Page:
• Eating Disorder Admissions During the COVID-19 Pandemic: One California center observes an astronomical rise. Pediatric Hospital Medicine National Conference, August 2021 The current COVID-19 pandemic has created a global context hypothesized to increase eating disorder (ED) risk due to social restrictions, anxiety caused by continued uncertainty, and a decrease in the availability of usual treatment. This increased risk for ED would be expected to be revealed by an increase in ED admissions since the start of the COVID-19 lockdowns, in March 2020. Objectives: To compare the prevalence of admissions to a pediatric service at a single institution for ED before and after the COVID-19 lockdown in California. Secondary comparisons of demographics and comorbidities were reviewed. Methods: This was a retrospective review of ED admissions to a pediatric inpatient team at a single center in Southern California, where patients are medically stabilized prior to transitioning to appropriate ED programs. Patients were divided into three groups of one-year intervals: March 1, 2018-February 28, 2019 (TP1), March 1, 2019-February 29, 2020 (TP2), and March 1, 2020-February 28, 2021 (TP3). California’s lockdown began in March 2020; therefore, time periods were chosen to investigate the data before and after the lockdown. A Poisson model was used to compare number of admissions. Results: 65 patients were identified during the 3-year timeframe. There were 14 total admissions during TP1 (21.5% of admissions), 19 admissions during TP2 (29.23%) and 32 admissions during TP3 (49.23%). During TP3, there was a two-fold increase in the number of admissions (RR=2.29, p<0.01) relative to TP1. The second half of TP3 alone had 23 admissions suggesting that this problem may continue to grow. Secondary review of demographic data did not show difference in age, gender, admission BMI, ED diagnosis, first admission for ED, or comorbidities (psychiatric or medical). The mean and median length of stay decreased over the 3-year study period. In TP3, two patients were COVID+; both recovered without complications and 55.94% of patients in TP3 reported COVID as a stressor leading to ED. Conclusion: There are currently no published studies analyzing the effects of COVID-19 in patients with ED in the USA.  There have been many reports on the effects of the COVID-19 pandemic on the mental health of adolescents, in particular depression and suicidality. This study shows the prevalence of ED hospitalization has increased as well. As the nation and world grapple with the fallout from the pandemic, the mental health of its citizens will be critical to address. (08/2021)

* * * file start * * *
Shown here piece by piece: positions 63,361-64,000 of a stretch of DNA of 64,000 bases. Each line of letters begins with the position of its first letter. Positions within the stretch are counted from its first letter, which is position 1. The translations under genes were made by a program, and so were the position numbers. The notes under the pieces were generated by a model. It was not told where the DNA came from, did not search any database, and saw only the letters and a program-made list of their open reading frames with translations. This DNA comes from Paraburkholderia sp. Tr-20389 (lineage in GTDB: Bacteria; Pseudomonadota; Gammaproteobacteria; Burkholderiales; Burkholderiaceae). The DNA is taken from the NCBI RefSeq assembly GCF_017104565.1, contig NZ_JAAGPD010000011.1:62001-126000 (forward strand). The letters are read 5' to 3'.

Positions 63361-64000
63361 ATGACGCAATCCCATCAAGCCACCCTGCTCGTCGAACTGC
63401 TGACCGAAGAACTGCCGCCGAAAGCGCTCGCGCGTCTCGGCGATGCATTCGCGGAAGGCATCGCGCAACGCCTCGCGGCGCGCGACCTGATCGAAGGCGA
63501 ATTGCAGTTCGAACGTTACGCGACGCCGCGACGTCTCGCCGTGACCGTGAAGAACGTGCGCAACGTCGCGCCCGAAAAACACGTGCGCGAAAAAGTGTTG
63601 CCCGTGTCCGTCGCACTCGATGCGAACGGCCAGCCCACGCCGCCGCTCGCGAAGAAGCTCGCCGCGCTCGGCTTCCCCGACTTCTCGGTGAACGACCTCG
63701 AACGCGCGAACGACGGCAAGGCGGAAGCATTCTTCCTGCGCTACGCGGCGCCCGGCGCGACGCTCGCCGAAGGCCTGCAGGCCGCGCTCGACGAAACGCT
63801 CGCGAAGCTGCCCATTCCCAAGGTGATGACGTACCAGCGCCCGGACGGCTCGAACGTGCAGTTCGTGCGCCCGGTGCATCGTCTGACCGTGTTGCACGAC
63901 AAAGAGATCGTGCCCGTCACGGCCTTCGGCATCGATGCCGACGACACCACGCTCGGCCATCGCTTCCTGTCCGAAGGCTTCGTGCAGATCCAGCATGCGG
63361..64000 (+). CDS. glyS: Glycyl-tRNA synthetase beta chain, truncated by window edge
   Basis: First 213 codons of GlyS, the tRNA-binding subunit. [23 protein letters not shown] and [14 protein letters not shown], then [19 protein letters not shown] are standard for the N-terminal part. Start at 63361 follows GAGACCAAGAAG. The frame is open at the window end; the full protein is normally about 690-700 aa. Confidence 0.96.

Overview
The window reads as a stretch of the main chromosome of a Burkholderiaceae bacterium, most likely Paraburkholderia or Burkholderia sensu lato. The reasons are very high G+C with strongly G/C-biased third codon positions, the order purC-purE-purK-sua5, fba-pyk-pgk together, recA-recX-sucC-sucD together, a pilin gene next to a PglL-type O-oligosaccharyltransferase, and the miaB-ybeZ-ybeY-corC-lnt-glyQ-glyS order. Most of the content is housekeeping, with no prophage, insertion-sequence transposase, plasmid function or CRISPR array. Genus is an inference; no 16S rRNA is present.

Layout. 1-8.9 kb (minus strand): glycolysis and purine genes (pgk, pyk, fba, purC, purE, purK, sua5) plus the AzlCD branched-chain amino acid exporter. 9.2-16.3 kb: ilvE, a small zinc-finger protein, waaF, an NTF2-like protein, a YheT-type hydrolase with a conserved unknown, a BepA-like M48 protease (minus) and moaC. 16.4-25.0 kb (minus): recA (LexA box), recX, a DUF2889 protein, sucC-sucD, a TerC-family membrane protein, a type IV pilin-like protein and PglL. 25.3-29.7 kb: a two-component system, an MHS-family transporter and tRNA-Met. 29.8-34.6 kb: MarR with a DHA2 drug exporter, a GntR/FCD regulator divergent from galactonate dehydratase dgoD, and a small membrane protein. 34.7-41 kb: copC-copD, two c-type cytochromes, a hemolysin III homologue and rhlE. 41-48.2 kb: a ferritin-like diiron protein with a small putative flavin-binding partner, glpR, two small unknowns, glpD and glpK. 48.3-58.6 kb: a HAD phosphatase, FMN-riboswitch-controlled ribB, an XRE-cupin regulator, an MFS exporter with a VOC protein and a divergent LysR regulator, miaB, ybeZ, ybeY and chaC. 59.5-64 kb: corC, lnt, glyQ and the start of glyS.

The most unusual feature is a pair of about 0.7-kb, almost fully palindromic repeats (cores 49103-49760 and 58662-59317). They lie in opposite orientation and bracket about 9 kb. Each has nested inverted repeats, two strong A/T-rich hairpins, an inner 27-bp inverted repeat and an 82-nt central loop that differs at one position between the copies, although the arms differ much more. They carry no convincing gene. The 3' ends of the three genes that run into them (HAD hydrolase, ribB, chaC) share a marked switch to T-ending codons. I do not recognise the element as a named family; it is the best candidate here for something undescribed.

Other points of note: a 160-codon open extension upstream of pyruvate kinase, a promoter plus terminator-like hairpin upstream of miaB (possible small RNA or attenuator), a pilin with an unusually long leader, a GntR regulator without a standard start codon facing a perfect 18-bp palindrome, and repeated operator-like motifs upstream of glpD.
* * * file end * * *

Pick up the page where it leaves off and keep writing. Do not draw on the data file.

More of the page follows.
• Eating Disorder Admissions Skyrocket During the Global Pandemic. Pediatric Hospital Medicine Poster Presentation at the National PHM conference July 2022 Building on prior work, we analyzed the continued demographics and volumes of patients presenting to Loma Linda University Children's Hospital with a diagnosis of an eating disorder from the 2 years prior to the pandemic through Dec 2021. Statistical analysis was applied to show that there were no identified differences in mean age, gender, socioeconomic status, or mean BMI on admission, but that we had experienced greater than a 250% increase in total admissions. (07/2022)
  • The Novel Application of Sport and Performance Psychology in Medicine Poster at the APA National Convention, August 4, 2022. Sport and Performance Psychology techniques were used to develop a 3 workshop series taught to MS3 students at Loma Linda University SOM in the week prior to starting clinical rotations in order to assist them with the ability to function at the highest level of their ability in high stress situations. The knowledge of the tools, utilization of the tools, and the impact of their use was tracked serially through their MS3 year.  (08/2022)